David, SooT and Jon on a swing.

The sunset, interpreted by Steph. This picture reminds me very much of Henri Cartier-Bresson's legendary 'Behind the Gare St Lazare'.

The next morning, Steph and I arose early. I told her about the hornbills and she wanted to see them.

We took a walk on the beach and found lots of these polychaete worms washed up along the shore. They were quite small, only about 2cm long.

I filled a film canister with some sea water and put a couple of specimens inside. Immediately they started fanning their setae (hairs) in a very graceful, undulating motion.

Biology lesson: generally polychaetes are either predatory or filter/suspension-feeding. I suspect this species belongs to the latter; they did not have a well-developed head with eyes and jaws.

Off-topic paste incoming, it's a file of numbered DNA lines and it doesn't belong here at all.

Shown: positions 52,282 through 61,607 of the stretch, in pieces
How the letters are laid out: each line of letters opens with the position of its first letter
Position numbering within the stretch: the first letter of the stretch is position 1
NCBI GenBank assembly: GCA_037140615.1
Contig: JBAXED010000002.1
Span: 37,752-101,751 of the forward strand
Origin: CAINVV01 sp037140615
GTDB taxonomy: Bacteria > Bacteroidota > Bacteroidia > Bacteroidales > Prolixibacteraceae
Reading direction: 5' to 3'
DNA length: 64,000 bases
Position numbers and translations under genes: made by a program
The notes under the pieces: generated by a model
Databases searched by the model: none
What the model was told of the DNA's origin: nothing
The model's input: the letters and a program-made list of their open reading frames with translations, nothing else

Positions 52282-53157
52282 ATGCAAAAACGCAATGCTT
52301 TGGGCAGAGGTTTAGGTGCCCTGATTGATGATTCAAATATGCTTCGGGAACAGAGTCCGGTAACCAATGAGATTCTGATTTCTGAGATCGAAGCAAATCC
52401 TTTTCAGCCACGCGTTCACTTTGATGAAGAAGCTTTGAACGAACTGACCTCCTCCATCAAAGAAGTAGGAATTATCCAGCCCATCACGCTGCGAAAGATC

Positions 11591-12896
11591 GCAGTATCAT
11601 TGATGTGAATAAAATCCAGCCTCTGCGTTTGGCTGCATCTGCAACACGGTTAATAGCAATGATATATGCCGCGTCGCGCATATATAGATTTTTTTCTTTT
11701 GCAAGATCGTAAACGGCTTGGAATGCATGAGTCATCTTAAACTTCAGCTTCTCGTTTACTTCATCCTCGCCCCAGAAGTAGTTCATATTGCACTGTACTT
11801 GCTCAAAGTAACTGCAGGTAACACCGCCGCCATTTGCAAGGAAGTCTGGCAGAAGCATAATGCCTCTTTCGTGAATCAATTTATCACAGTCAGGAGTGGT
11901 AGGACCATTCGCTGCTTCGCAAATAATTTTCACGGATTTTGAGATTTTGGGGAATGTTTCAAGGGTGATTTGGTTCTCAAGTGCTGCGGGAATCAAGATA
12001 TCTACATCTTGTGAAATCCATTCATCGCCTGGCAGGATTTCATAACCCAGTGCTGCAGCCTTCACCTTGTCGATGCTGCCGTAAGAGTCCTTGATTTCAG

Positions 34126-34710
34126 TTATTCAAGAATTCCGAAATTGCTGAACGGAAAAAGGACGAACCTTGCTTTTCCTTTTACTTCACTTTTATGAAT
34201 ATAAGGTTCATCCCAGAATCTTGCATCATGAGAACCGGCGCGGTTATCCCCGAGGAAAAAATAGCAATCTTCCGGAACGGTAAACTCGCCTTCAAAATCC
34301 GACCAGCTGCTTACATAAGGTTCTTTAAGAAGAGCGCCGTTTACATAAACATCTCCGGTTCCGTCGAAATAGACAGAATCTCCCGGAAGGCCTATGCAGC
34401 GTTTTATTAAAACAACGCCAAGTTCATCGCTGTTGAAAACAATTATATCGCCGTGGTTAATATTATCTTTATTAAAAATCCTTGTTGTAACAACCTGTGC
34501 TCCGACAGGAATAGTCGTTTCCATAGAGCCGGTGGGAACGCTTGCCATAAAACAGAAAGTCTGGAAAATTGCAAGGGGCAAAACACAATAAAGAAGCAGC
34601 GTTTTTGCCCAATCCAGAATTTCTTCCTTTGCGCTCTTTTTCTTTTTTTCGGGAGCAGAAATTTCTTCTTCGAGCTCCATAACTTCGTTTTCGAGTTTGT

Hornbills waddling along the beach of a scrumptious wormy breakfast.

I justified my collection of polychaete samples by the simple logic that it was either death in formalin or death in the gastric juices of a hornbill's stomach.

The Hornbill Hunter by Steph.

Another one for my extremely small, but growing now and then, collection of profile pictures. This was a little out of focus so we took a couple more, but none of them could replicate the gesture in this.

Back at the Villa, we joined David, SooT, Joan, JX and later Tien for service, led by none other than the Bishop himself.

Sunrise: an alternative interpretation.

I like how the sun motif on (I think) JX's slippers is bathed in the light coming in from the doorway.


Half-boiled and scrambled eggs. (For some reason, Yen likes this picture.)

So much red, one might erroneously think that Malaysia was turning into a neo-Communist state or something.